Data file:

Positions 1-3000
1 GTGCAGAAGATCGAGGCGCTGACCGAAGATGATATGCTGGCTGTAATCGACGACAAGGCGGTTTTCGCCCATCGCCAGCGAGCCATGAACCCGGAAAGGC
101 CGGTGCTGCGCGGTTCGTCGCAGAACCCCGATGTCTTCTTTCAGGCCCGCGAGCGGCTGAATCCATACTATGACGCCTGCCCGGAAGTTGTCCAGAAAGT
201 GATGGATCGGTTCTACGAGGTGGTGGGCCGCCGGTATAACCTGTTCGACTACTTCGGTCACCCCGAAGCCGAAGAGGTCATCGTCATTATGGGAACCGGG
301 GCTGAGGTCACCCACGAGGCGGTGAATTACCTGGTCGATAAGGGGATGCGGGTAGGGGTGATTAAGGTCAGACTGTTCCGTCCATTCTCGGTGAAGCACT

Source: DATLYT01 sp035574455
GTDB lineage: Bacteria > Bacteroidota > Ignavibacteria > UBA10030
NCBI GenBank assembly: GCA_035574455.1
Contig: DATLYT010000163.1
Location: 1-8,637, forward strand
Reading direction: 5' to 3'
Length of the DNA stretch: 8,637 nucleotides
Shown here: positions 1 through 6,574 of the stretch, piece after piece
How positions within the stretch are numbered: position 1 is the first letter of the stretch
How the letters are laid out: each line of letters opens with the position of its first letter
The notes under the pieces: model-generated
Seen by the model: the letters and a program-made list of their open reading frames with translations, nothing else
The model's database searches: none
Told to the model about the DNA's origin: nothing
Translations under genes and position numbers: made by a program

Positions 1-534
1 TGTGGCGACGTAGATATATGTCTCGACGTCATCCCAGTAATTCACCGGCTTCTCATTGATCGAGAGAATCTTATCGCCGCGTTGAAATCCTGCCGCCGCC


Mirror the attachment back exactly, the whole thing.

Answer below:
Positions 1-3000
1 GTGCAGAAGATCGAGGCGCTGACCGAAGATGATATGCTGGCTGTAATCGACGACAAGGCGGTTTTCGCCCATCGCCAGCGAGCCATGAACCCGGAAAGGC
101 CGGTGCTGCGCGGTTCGTCGCAGAACCCCGATGTCTTCTTTCAGGCCCGCGAGCGGCTGAATCCATACTATGACGCCTGCCCGGAAGTTGTCCAGAAAGT
201 GATGGATCGGTTCTACGAGGTGGTGGGCCGCCGGTATAACCTGTTCGACTACTTCGGTCACCCCGAAGCCGAAGAGGTCATCGTCATTATGGGAACCGGG
301 GCTGAGGTCACCCACGAGGCGGTGAATTACCTGGTCGATAAGGGGATGCGGGTAGGGGTGATTAAGGTCAGACTGTTCCGTCCATTCTCGGTGAAGCACT

Source: DATLYT01 sp035574455
GTDB lineage: Bacteria > Bacteroidota > Ignavibacteria > UBA10030
NCBI GenBank assembly: GCA_035574455.1
Contig: DATLYT010000163.1
Location: 1-8,637, forward strand
Reading direction: 5' to 3'
Length of the DNA stretch: 8,637 nucleotides
Shown here: positions 1 through 6,574 of the stretch, piece after piece
How positions within the stretch are numbered: position 1 is the first letter of the stretch
How the letters are laid out: each line of letters opens with the position of its first letter
The notes under the pieces: model-generated
Seen by the model: the letters and a program-made list of their open reading frames with translations, nothing else
The model's database searches: none
Told to the model about the DNA's origin: nothing
Translations under genes and position numbers: made by a program

Positions 1-534
1 TGTGGCGACGTAGATATATGTCTCGACGTCATCCCAGTAATTCACCGGCTTCTCATTGATCGAGAGAATCTTATCGCCGCGTTGAAATCCTGCCGCCGCC